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TRUE knowledge of the nature of silver mining came fast
enough. We went out “prospecting” with Mr. Ballou.
We climbed the mountain sides, and clambered among sage-brush,
rocks and snow till we were ready to drop with exhaustion,
but found no silver—nor yet any gold. Day after day we
did this. Now and then we came upon holes burrowed a few
feet into the declivities and apparently abandoned; and now
and then we found one or two listless men still burrowing.
But there was no appearance of silver. These holes were the
beginnings of tunnels, and the purpose was to drive them hundreds
of feet into the mountain, and some day tap the hidden
ledge where the silver was. Some day! It seemed far enough
away, and very hopeless and dreary. Day after day we toiled,
and climbed and searched, and we younger partners grew
sicker and still sicker of the promiseless toil. At last we
halted under a beetling rampart of rock which projected from
the earth high upon the mountain. Mr. Ballou broke off some
fragments with a hammer, and examined them long and attentively
with a small eye-glass; threw them away and broke off
more; said this rock was quartz, and quartz was the sort of
rock that contained silver. Contained it! I had thought
that at least it would be caked on the outside of it like a kind
of veneering. He still broke off pieces and critically examined
them, now and then wetting the piece with his tongue and
applying the glass. At last he exclaimed:


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[Description: 504EAF. Page 210. In-line image of four men celebrating in front of a rock wall and boulder.]

“We've got it!”

We were full of anxiety in a moment. The rock was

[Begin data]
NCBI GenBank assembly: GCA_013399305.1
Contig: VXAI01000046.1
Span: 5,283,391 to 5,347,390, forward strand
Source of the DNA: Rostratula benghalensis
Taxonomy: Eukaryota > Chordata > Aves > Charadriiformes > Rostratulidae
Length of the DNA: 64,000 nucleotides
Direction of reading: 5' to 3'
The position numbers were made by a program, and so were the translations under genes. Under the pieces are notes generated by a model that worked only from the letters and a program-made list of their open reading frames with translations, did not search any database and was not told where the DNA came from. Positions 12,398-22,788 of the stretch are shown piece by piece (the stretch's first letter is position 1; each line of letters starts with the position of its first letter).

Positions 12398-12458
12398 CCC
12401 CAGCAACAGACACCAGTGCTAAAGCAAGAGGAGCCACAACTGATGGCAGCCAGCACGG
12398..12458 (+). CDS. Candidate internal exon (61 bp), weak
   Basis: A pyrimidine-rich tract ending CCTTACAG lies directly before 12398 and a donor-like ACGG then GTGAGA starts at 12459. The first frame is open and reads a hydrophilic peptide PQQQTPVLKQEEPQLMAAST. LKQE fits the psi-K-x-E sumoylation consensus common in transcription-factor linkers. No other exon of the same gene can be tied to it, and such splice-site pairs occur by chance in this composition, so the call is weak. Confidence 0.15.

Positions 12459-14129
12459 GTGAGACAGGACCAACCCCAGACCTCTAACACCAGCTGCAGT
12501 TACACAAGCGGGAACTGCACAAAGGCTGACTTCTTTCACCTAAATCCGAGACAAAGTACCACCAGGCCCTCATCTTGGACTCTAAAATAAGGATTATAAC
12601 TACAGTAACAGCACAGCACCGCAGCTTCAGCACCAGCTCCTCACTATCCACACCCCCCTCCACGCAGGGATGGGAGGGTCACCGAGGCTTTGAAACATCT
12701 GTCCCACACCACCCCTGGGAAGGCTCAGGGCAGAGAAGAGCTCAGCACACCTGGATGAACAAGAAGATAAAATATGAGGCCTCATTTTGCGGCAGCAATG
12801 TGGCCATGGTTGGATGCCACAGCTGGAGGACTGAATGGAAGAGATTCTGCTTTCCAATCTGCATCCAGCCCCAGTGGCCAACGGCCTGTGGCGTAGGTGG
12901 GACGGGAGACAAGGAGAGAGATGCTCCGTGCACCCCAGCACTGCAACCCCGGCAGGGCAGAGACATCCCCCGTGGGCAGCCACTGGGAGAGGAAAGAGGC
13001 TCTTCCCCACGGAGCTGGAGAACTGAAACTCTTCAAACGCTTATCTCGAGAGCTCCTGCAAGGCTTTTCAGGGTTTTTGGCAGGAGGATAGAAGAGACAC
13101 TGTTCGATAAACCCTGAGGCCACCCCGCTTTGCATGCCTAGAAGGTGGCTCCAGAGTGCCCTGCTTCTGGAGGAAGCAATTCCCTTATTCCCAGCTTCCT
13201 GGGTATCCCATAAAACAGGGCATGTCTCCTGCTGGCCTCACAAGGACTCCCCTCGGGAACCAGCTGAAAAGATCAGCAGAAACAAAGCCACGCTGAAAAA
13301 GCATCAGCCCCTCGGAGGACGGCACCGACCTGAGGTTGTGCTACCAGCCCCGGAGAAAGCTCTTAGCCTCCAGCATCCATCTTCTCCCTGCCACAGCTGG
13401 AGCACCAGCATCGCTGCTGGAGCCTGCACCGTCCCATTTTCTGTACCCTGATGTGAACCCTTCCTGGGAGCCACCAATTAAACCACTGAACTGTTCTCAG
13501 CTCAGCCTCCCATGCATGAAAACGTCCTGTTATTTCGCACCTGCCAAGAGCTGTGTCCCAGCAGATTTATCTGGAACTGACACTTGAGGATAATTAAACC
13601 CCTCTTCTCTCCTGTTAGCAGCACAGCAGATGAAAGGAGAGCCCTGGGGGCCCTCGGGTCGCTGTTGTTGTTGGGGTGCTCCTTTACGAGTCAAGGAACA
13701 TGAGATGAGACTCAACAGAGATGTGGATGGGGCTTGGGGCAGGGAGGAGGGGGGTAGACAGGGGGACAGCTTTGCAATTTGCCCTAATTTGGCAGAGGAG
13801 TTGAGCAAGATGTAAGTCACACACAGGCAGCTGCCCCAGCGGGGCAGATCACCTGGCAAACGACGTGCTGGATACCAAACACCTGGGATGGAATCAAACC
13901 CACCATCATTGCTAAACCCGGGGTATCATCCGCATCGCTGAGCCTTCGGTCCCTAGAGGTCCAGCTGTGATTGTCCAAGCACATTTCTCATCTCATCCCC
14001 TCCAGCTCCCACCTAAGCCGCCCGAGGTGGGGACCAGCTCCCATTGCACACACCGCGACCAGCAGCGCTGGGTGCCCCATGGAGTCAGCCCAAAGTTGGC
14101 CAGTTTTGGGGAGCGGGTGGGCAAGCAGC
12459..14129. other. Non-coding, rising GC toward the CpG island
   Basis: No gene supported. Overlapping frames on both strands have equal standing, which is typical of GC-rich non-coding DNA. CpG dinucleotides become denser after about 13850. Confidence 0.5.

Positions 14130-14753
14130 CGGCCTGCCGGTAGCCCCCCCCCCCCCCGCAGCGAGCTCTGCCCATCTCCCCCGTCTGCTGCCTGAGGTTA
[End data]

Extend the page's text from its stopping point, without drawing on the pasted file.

clean and white, where it was broken, and across it ran a
ragged thread of blue. He said that that little thread had
silver in it,mixed
with base metals,
such as lead and
antimony, and
other rubbish,
and that there
was a speck or
two of gold visible.
After a
great deal of effort
we managed
to discern some
little fine yellow
specks, and
judged that a
couple of tons
of them massed
together might
make a gold
dollar, possibly.
We were not jubilant,
but Mr.
Ballou said there
were worse ledges
in the world
than that. He saved what he called the “richest” piece of
the rock, in order to determine its value by the process called
the “fire-assay.” Then we named the mine “Monarch of
the Mountains” (modesty of nomenclature is not a prominent
feature in the mines), and Mr. Ballou wrote out and stuck up
the following “notice,” preserving a copy to be entered upon
the books in the mining recorder's office in the town.


Page 211


“We the undersigned claim three claims, of three hundred feet each
[and one for discovery), on this silver-bearing quartz lead or lode, extending
north and south from this notice, with all its dips, spurs, and angles, variations
and sinuosities, together with fifty feet of ground on either side for
working the same.”

We put our names to it and tried to feel that our fortunes were
made. But when we talked the matter all over with Mr. Ballou,
we felt depressed and dubious. He said that this surface quartz
was not all there was of our mine; but that the wall or ledge of
rock called the “Monarch of the Mountains,” extended down
hundreds and hundreds of feet into the earth—he illustrated by
saying it was like a curb-stone, and maintained a nearly uniform
thickness—say twenty feet—away down into the bowels of the
earth, and was perfectly distinct from the casing rock on each
side of it; and that it kept to itself, and maintained its distinctive
character always, no matter how deep it extended into the
earth or how far it stretched itself through and across the hills
and valleys. He said it might be a mile deep and ten miles long,
for all we knew; and that wherever we bored into it above
ground or below, we would find gold and silver in it, but no
gold or silver in the meaner rock it was cased between. And
he said that down in the great depths of the ledge was its richness,
and the deeper it went the richer it grew. Therefore,